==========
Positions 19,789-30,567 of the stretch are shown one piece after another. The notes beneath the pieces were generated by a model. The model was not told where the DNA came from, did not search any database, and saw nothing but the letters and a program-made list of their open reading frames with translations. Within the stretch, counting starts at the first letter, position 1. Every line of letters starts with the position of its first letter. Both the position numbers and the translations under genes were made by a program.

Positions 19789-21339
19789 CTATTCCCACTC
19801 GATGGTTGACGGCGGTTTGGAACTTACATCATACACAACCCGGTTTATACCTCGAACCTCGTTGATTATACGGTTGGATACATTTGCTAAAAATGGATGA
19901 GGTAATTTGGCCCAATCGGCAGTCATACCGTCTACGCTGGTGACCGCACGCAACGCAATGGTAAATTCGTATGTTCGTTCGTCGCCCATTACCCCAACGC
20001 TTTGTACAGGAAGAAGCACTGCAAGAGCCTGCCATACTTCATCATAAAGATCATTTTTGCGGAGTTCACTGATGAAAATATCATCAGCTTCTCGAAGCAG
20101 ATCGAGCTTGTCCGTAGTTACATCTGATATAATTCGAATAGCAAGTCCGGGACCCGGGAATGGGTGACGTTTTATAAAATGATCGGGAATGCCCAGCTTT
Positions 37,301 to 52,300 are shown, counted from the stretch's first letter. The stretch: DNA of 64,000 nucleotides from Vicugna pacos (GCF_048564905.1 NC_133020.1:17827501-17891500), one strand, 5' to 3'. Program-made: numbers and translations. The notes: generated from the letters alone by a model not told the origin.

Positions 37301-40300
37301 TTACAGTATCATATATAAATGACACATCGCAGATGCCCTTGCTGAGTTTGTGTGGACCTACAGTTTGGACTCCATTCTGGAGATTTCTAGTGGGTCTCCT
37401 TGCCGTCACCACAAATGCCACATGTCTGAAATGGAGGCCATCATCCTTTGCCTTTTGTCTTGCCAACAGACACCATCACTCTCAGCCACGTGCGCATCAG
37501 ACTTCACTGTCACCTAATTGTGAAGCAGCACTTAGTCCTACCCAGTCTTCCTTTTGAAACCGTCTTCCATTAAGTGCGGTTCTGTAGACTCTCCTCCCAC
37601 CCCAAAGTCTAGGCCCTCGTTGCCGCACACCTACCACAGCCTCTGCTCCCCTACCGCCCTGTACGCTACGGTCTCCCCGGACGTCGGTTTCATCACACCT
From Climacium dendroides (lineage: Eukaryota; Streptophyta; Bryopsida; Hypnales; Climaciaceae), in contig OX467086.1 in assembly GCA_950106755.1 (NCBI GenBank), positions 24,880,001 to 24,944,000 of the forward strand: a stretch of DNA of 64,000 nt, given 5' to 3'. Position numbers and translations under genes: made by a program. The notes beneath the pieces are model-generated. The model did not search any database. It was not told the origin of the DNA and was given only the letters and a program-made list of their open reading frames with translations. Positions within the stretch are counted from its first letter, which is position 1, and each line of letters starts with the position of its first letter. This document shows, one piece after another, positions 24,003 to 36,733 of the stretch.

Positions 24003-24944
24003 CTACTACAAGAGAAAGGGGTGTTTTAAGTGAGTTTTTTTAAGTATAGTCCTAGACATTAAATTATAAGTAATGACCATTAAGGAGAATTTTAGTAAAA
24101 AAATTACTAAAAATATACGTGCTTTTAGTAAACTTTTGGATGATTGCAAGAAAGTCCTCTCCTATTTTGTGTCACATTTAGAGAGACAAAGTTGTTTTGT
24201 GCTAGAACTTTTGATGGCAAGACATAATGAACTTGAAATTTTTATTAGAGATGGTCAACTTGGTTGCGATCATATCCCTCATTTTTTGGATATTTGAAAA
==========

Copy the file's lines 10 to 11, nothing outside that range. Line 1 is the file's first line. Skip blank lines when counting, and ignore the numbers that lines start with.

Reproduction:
37301 TTACAGTATCATATATAAATGACACATCGCAGATGCCCTTGCTGAGTTTGTGTGGACCTACAGTTTGGACTCCATTCTGGAGATTTCTAGTGGGTCTCCT
37401 TGCCGTCACCACAAATGCCACATGTCTGAAATGGAGGCCATCATCCTTTGCCTTTTGTCTTGCCAACAGACACCATCACTCTCAGCCACGTGCGCATCAG